Once upon a time, a million dollars was a lot of money.
In 1990, the year Manatee County first instituted a resort development tax on rentals of six months or less, $1.4 million was collected. The resort tax was set at 3 percent.
The revenue that first year was considered a remarkable sum by then-Bradenton Area Convention and Visitors Bureau executive director Larry White.
But as Bob Dylan sang, “The times they are a-changing.”
Twenty-three years later, Manatee County resort tax collections for a single month — January — topped the $1 million mark for the first time in history. The tax is now set at 5 percent of the rental rate.
As Jesse Brisson, owner-broker of Gulf-Bay Realty, 5309 Gulf Drive, Holmes Beach, said: “It’s obvious to island residents and accommodation owners and managers that tourism didn’t take the normal drop in January.”
Brisson said it’s easy to see why resort tax collections have increased, while the average daily rental rate has gone up just about 1.5 percent from January 2013.
“There’s no question that tourism marketing by the BACVB has increased the number of people visiting Anna Maria. We used to have a slight lull the first few weeks of January, but this year all our vacation rentals were booked from Jan. 7 through the end of the month.”
He said that in December his office listed 15 new-to-the-rental-market vacation rental units.
“Those were all rented for January within a few weeks,” he said.
Sue Sinquefield of the resort tax collections department reported $1.022 million was collected in February for January rentals.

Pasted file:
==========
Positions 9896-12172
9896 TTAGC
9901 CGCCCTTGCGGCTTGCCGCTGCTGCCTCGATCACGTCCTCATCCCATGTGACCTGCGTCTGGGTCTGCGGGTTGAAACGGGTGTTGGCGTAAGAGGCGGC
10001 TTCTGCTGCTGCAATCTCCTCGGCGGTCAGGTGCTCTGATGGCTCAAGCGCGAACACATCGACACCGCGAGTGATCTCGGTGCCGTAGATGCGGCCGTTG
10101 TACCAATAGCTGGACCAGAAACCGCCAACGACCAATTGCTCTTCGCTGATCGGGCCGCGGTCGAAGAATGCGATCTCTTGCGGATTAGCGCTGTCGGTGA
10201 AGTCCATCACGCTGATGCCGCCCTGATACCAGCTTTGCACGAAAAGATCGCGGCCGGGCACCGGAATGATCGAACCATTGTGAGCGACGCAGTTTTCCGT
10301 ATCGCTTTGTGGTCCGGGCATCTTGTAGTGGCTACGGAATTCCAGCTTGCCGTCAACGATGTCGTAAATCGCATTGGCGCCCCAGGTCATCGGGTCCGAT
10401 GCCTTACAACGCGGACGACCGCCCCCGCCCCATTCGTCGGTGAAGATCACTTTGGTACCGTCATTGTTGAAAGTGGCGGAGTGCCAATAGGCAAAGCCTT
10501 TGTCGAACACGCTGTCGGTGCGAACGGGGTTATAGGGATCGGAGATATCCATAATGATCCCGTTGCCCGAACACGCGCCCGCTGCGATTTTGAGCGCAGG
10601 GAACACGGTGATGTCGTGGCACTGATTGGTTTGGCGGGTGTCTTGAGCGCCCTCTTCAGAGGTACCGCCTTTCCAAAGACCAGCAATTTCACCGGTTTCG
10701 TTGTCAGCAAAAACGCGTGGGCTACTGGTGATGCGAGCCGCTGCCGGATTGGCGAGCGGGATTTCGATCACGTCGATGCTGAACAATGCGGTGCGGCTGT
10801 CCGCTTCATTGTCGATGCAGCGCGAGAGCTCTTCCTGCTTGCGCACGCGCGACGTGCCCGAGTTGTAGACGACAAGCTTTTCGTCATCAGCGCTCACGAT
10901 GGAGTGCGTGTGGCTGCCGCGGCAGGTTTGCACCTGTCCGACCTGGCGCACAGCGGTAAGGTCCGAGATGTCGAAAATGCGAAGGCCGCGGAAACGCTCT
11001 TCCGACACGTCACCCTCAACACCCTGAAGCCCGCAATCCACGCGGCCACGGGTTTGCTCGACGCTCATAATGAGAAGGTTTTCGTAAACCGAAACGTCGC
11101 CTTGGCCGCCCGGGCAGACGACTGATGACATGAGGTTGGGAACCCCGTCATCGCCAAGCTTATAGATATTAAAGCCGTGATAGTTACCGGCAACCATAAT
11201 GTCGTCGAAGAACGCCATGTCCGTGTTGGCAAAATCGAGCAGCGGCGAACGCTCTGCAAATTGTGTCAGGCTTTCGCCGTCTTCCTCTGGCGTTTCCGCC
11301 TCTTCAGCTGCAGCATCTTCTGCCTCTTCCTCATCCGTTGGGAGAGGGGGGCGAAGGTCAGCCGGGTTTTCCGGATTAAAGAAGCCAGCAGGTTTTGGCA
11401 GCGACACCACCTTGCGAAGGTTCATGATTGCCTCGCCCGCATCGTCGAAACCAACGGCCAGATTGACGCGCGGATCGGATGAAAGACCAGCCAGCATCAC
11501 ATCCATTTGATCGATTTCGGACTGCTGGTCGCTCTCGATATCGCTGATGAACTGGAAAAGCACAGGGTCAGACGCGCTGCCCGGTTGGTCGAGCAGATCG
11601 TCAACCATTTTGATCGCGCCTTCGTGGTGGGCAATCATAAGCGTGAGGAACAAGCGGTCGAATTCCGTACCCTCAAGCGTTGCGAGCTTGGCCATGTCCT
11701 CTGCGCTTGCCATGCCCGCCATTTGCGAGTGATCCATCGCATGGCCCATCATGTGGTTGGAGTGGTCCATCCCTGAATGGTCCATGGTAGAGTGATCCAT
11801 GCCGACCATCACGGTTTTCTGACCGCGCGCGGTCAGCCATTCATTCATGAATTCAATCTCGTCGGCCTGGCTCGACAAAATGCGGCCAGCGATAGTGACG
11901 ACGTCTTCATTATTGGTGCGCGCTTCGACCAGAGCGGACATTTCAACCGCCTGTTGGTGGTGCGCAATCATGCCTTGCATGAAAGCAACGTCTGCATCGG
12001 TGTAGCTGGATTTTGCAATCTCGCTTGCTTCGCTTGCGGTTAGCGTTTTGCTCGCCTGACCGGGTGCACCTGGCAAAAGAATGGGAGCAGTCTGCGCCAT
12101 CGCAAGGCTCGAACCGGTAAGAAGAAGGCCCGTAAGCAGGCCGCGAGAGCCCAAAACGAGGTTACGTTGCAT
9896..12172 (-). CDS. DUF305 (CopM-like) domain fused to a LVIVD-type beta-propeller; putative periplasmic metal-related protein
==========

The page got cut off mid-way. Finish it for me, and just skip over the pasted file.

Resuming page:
The resort tax — or bed tax — is paid one month in arrears.
The $1.022 million was a 13.5 percent year-to-year gain from the $900,960 collected in January 2013 and, based upon past reports, is a sure sign that tourism to Anna Maria Island increased about 6.5 percent for the month.
For nearly three years, the percent of increase in tourism has been about half of the percentage increase of resort tax collections.
The full report of tourism to the area will be delivered by Walter Klages of Research Data Services at the April 7 meeting of the Manatee County Tourist Development Council. Klages reported in February that tourism for 2013 was up 6.6 percent from 2012.
For the fiscal year beginning in October, resort tax collections for the first four months are at $2.851 million, a 17 percent gain from the $2.436 million collected during the first quarter of fiscal year 2012-13.
Sinquefield attributed the increase to the rise in visitors and better collection techniques, including locating property owners renting their property without paying the resort tax.
Sinquefield reminded anyone renting their property short-term — less than six months — that they must have a license from the Florida Department of Business and Professional Regulation and the Florida Department of Revenue, register with the Manatee County Tax Collector’s office and a municipal license to rent property, if required.
At the current rate of resort tax collections, the county is on pace to break the record for annual collections of $8.99 million set in the past fiscal year.
Sinquefeld said the department agents aren’t looking to set records, they are just doing their jobs.
“And doing them quite well,” she added.